Mastering Resilience: Thriving in Disruption

Resilient people immediately look at a problem and say, “What’s the solution to this? How can I learn from it?”

resiliency weatherMother nature has been testing our resiliency this spring …. Winter storm alerts, freezing rain, ice storms, flooding in the streets, high winds, and foggy days!

Our weekly Monday morning “goal setting” group meeting this past week mirrored the dreary weather outlook.  The usually upbeat, high-energy and goal-oriented group was subdued and disenchanted.  Forget a coffee jolt …. What we needed was a dose of inspiration!  As a result, the focus of our roundtable discussion evolved from our usual weekly goal setting (which we still did) to include ideas and best practices that help build resiliency.

During the session, I couldn’t help but to reflect back to a leadership-psychometric test I had taken a few years ago.  Interestingly, it revealed that my very strength also happened to be one of the biggest challenges I faced as a leader.

You easily inspire and motivate those around you; your high energy drive and charisma can light up a room” …. Then came the kicker ….. “however, because those around you are drawn to and inspired by your energy, any downward periods in your energy levels and motivation can have a spiralling negative effect on your team“.

No one can be “ON” all the time, we all face adversity and experience periods of both peaks and valleys in our every day lives.  The solution was not simply “putting on a fake smile” or signing up for acting classes.  It needed – I needed – to be authentic!  From that moment forward, building and maintaining resiliency became a key personal and professional development goal of mine.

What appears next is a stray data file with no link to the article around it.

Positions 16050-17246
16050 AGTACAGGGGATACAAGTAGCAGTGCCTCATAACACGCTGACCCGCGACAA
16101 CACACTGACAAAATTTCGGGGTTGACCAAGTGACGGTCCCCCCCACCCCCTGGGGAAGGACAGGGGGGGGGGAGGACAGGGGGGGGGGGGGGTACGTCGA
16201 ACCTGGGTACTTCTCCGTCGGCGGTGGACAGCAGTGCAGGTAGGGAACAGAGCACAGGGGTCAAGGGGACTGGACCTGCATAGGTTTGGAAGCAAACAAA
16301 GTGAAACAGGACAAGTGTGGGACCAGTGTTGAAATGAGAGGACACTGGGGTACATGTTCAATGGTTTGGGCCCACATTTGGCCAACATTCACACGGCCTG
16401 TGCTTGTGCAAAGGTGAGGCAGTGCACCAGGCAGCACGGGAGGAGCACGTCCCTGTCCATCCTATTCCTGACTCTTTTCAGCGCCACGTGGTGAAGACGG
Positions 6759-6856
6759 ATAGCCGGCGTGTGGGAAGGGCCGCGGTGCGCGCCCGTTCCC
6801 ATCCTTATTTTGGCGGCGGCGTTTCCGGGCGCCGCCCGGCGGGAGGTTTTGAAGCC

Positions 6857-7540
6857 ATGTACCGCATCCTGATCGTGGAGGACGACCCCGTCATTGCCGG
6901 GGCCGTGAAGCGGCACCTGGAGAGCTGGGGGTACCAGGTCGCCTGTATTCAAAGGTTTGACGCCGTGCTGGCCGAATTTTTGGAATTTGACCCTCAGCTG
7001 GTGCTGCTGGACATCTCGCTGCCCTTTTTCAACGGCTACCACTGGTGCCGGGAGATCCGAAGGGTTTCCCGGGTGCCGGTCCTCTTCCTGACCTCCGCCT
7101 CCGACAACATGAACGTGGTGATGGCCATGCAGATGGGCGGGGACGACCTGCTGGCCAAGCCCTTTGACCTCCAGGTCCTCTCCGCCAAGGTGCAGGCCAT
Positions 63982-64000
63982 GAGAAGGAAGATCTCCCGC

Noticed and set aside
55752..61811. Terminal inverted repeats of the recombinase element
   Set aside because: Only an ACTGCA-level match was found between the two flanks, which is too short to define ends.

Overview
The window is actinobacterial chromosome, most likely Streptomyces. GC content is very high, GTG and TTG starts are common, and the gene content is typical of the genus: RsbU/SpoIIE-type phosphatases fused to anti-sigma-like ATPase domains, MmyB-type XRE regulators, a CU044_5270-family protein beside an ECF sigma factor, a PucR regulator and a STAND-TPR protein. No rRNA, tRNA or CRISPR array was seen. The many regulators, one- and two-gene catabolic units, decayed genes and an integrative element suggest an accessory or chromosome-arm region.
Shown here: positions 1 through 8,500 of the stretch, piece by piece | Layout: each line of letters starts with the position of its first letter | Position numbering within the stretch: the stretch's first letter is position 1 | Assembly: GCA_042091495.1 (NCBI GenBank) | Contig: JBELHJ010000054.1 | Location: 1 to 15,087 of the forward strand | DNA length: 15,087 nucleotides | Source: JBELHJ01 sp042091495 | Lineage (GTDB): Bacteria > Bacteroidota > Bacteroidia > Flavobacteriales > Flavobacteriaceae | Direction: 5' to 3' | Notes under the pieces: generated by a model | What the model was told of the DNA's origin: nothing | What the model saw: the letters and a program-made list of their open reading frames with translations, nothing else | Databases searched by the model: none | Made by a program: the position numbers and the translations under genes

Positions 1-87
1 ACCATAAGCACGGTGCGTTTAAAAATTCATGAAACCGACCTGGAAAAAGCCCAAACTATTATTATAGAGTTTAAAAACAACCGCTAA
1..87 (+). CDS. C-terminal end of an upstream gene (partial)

Resilience (noun) or Resiliency (noun)

“Able to recover quickly from misfortune; able to return to original form after being bent, compressed, or stretched out of shape. A human ability to recover quickly from disruptive change, or misfortune without being overwhelmed or acting in dysfunctional or harmful ways.”  — Al Seibert, Resiliency Center

In his best selling book, “The Resiliency Advantage“, Al Siebert describes resilient people as:

  • flexible, adapt to new circumstances quickly and thrive in constant change;
  • they expect to bounce back from adversity and feel confident that they will;
  • they have a knack of creating good luck out of circumstances that many others see as bad luck;
  • they are adept at seeing things from another person’s point of view.

Given the pace of change that’s taking place in all aspects of our lives, resiliency and adaptability is no longer a “nice-to-have”, but a core foundational skillAs leaders, we not only need to ensure we are resilient, but we also need to ensure we build resilient and highly adaptive teams.

Building Resilience


Mother Nature may be having a good laugh at our expense, but I’m not letting a winter storm in spring break me!  Here are some tips from my “resilience playbook” that I’ve come to rely on.

1.  Changing the Narrative:

This is my “glass half full” outlook.  I want to emphasize that this is NOT about ignoring stress and adversity and pretending it’s not there … trust me, I am very much a realist.  However, rather than focusing on the problem itself, I try to “reframe” it and instead focus on solutions.  As a leader, this is a non-negotiable for me, as it’s my responsibility to set the direction and build a culture of looking forward.

    2.   Be Prepared:

“The pessimist complains about the wind; the optimist expects it to change; the realist adjusts the sails” — William Arthur Ward

We cannot control change, eliminate stress and wish-away adversity, however, we can prepare ourselves.  Maybe it’s the former Girl Scout in me, but I work very hard at making preparation and planning a “habit”, rather than an outcome.  I set weekly goals for myself – both professionally and personally – and devise my action plan to achieve these goals (depending on the goal, this can take the form of a simply mental outline or a formal action plan).  It has now become second-nature to me, that when adversity does surprise me, I quickly revert to reframing the issue, establishing a vision/goal and an action plan towards achieving it.